Betel nut is a bit like chewing-tobacco and is very popular here in Taiwan. The annual crop is huge, second only to rice. I think the stereotypical betel nut consumer is a middle-aged man who drives a blue truck as part of his business. One of the side effects is that it can stain your teeth red and that can make you look a bit scary.
Our friends inherited a betel nut farm and are in the process of tidying it up. They invited us to join them for a day's labor and we accepted straight away. We relished the opportunity to travel to their farm in Ping Dong and help them for a day. A day working on the betel nut plantation meant a day not spent in Tainan with Tainan's noise, Tainan's air, Tainan's ... everything else, and it also gave us a chance to be active outside and socialise with our friends.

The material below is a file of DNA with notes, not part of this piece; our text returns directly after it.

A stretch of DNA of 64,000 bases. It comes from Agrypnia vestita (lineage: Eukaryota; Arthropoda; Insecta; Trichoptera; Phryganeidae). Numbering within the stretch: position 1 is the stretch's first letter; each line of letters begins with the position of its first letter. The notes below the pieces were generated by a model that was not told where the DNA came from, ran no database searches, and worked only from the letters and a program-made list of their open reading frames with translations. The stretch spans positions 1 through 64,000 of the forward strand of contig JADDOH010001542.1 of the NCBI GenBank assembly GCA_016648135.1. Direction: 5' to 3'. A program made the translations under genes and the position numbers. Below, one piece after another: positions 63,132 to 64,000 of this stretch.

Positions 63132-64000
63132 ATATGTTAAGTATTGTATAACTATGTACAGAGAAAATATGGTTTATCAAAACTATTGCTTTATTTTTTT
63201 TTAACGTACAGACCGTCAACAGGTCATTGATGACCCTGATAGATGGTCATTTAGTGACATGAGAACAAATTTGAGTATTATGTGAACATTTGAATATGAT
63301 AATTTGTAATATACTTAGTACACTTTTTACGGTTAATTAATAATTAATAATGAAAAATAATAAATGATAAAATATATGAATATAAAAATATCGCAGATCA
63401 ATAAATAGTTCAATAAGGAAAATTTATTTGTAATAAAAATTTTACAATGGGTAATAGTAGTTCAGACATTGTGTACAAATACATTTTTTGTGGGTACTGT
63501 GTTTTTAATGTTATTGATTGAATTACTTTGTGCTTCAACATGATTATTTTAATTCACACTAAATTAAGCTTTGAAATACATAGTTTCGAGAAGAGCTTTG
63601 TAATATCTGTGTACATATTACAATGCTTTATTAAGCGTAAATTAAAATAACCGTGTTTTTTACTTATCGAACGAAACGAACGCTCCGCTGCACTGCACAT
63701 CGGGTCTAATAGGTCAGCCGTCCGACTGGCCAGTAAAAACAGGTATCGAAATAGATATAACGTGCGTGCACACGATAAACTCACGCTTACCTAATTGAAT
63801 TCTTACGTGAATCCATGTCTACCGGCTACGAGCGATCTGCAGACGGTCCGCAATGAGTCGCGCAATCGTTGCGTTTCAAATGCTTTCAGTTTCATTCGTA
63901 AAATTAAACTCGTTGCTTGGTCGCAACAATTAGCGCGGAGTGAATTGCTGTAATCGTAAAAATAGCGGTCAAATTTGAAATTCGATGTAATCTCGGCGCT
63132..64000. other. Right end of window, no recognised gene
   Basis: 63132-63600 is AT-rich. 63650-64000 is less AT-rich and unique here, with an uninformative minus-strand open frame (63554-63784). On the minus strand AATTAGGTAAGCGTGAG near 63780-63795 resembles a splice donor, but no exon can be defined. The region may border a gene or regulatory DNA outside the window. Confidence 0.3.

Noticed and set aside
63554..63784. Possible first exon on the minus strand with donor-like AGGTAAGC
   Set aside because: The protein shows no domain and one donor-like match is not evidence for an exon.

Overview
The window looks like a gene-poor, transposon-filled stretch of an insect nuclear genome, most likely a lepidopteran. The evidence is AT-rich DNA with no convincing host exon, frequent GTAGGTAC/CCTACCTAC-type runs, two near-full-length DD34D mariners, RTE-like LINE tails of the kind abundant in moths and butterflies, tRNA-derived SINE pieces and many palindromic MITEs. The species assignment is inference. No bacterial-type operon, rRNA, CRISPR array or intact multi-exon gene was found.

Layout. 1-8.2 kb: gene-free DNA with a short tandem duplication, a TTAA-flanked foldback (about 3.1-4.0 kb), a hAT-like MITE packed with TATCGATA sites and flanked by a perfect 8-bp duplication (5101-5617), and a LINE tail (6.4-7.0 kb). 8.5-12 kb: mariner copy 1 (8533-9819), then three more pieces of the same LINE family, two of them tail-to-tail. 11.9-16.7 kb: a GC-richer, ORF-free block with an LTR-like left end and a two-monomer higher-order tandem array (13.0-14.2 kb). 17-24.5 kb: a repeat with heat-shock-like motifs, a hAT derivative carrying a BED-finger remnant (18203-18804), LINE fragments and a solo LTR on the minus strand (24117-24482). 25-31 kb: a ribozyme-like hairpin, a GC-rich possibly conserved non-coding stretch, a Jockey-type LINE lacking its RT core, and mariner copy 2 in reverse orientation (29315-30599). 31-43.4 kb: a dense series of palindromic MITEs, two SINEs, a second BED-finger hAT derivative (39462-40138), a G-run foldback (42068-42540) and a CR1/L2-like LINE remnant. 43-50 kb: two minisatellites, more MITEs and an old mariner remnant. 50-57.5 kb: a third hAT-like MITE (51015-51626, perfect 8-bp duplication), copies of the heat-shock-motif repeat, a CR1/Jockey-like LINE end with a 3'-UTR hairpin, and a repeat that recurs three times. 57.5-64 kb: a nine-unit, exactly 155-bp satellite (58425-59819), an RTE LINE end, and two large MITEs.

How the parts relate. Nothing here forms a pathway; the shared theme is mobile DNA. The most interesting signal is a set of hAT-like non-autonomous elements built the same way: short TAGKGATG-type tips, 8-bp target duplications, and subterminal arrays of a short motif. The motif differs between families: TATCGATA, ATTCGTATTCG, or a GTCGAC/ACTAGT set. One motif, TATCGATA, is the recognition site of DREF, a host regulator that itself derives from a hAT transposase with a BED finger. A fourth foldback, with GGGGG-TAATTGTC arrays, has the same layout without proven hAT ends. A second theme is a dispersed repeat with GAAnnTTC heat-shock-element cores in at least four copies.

Here I am collecting garbage from the boundary fence. I was having a great time: while being out in the beautiful surrounds, I was listening to episodes of the ABC's Bush Telegraph program and catching up on rural news and issues in Australia. Fantastic.
John is almost as tall as me and here he is with this enormous banana tree leaf.
Our friend J chops up a banana tree, of which there is no shortage on the property. It was my first experience of banana trees being considered a weed, an idea that is still hard to come to terms with and yet, in the right environment banana plants will happily multiply willy-nilly very effectively. By the way, banana trees are not "trees" at all and the bananas we eat these days don't have seeds because they are the offspring of mutant ancestors.
The colors of dusk and the shapes of the silhouettes remind me that I am living on a tropical island.
After a good day's work it's time for a well-earned beverage. Andrea and J soak it up as did we all. It was so nice to experience a different kind of life just for a day, working on a plantation with the mountains in the background and the possibility of snakes hiding within every clump of grass. We loved it and we'll probably be back.